Resolution 37 - Thoughts from 30,000 ft, part 2 - how best to nurture your kids' future
This is the second blog I penned high above the Atlantic a week or so ago.
The book Bounce really got me thinking. That and I tend to be more emotional when flying. Must be the air pressure or something.
Anyway, I wondered around the following thought - is it better to focus your child's efforts in order to guarantee them the best chance of success. Or give them lots of different experiences, chopping and changing to see what sticks, knowing deep down it is not really them deciding for themselves, but more likely a result of external forces, fickle fashions, chance meetings or coincidences, or teenage obstinacy in my case.
I played football because my dad insisted on taking me to cub scouts. I didn't want to go. He had to goad me onto the pitch. He knew me better than I knew myself. I loved it. In fact I adopted a lead role immediately despite being the youngest, most inexperienced and lacking any real skill.
He also later coaxed a stroppy teenager into learning how to be a qualified football referee with two other dads. I got top marks in the theory test as it happens, but never really took to it in practise. The uniform didn't fit in more ways than one.
My mum encouraged me to be artistic. Falsely praising my supposed talents beyond rhyme or reason. She would over-enthusiastically wow my every attempt. But to some extent the over encouragement worked. For a while they both humoured my attempts at acting, albeit I was too lazy to learn my lines properly for the school play.
It turned out my tendency to wing it was not ideal mid monologue in Charles Dickins' A Christmas Carol.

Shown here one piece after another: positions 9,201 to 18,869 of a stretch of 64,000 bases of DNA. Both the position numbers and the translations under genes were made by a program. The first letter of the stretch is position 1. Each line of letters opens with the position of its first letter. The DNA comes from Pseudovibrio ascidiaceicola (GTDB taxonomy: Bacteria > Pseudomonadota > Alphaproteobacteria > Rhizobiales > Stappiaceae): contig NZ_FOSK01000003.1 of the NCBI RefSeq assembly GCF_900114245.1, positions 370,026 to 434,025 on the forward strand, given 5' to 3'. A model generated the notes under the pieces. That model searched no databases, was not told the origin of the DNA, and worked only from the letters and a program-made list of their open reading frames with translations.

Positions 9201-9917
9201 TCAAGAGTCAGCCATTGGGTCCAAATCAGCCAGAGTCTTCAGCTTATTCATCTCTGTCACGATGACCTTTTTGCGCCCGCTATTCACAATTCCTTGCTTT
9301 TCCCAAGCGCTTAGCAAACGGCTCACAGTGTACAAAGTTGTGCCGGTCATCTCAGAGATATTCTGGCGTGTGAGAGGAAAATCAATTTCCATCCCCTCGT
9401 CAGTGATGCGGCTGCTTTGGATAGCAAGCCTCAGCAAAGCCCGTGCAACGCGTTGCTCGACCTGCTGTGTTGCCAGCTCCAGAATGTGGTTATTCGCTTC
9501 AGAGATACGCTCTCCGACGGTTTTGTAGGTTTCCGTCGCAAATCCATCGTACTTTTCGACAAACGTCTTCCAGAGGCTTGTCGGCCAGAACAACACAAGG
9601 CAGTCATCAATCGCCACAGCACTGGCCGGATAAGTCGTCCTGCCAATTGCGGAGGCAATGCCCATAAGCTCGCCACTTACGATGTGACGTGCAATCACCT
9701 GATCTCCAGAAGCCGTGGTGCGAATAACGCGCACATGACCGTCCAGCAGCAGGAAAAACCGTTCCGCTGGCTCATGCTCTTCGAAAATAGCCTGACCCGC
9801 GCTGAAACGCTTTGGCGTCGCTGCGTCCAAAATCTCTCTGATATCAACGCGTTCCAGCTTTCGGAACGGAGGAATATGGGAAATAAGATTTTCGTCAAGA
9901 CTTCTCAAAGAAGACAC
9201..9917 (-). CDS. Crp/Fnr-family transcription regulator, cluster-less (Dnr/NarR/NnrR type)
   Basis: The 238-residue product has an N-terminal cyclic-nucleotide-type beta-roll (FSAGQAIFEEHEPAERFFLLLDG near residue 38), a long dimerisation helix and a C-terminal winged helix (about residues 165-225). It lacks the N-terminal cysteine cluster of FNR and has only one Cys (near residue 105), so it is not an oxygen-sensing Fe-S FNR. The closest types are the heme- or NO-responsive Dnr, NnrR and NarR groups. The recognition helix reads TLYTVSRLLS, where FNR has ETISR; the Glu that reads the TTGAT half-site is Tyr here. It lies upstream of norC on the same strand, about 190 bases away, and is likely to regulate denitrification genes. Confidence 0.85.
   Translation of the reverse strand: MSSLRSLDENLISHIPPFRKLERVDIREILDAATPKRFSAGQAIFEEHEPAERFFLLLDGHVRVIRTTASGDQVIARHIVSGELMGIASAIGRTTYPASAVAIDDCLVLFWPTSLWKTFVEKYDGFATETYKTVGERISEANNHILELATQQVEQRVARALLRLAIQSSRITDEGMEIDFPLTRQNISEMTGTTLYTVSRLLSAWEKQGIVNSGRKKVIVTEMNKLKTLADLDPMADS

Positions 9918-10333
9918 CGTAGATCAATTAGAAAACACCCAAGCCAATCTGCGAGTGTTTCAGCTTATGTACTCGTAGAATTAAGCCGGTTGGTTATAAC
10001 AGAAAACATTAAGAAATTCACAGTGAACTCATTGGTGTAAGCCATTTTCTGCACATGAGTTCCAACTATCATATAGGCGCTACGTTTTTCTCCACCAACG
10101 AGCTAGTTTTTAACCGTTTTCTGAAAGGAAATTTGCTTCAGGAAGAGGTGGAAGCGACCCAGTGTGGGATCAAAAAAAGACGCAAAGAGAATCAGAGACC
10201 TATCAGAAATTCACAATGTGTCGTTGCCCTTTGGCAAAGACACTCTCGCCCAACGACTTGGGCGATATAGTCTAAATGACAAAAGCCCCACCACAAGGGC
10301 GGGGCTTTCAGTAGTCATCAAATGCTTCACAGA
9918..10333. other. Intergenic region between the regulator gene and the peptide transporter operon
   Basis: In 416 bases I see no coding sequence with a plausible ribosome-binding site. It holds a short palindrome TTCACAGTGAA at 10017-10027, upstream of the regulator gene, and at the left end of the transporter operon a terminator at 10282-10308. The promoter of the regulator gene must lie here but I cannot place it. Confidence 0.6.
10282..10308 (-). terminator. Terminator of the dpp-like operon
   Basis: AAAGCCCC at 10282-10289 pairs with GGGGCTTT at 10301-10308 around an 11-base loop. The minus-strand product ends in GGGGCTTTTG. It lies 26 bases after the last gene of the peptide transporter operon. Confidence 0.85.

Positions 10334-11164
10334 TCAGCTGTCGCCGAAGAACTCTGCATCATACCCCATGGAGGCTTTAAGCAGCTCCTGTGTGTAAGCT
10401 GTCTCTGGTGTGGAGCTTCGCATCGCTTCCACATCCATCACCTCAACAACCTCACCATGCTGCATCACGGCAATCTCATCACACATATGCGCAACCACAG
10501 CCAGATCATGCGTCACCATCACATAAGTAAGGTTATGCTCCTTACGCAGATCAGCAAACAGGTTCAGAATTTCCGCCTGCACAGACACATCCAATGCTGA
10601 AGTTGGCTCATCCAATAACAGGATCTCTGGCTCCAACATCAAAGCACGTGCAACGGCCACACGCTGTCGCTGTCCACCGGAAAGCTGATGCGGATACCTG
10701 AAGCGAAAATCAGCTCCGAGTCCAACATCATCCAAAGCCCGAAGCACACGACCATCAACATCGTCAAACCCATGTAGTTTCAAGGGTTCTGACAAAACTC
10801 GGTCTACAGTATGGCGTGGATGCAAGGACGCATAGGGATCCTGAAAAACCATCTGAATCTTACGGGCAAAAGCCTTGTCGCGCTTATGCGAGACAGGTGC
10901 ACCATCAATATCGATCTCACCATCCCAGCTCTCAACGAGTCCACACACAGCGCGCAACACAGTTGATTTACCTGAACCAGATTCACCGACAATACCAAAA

And then as it turned out, my chosen career was an act of chance. Forced to quickly decide on a course I stumbled upon PR. The choice had been narrowed down by my GCSEs, and no doubt Derrin Brown could've predicted the outcome better than any career's advisor. But ending up in Leeds was not a forgone conclusion.
So how then should I approach my own kids' upbringing. They already conform to many stereotypes. Both attend ballet class on a Saturday morning donning pretty pink tutus. The elder one also now goes to Rainbows (a pre cursor to Brownies). Their mother is an enthusiastic arts and crafter, and happily spends hours with them making toys, or making cards for Granny. She is also a teacher, among other things, and nurtures their reading and writing skills. We are therefore already overtly shaping their destinies, yet they are barely 5 and 3 years old.
They eat healthily. We love them openly and warmly. We celebrate minor successes and encourage the right behaviours so as to allow them to thrive at school or nursery. Yet how much is already beyond our collective control?
At what point does the most prevailing force become one of fate, or of chance?
I think I'm answering my own question to some extent.
In the end I guess you can only do what you can do in order to give your kids everything they need in a loving environment so that when they reach the many crossroads in life, they are best equipped to make the right decisions for themselves.
In the meantime, don't worry too much about tomorrow, just enjoy today, because yesterday is already a long time ago.
Well come on, if I can't be soppy on Valentine's Day, when can I?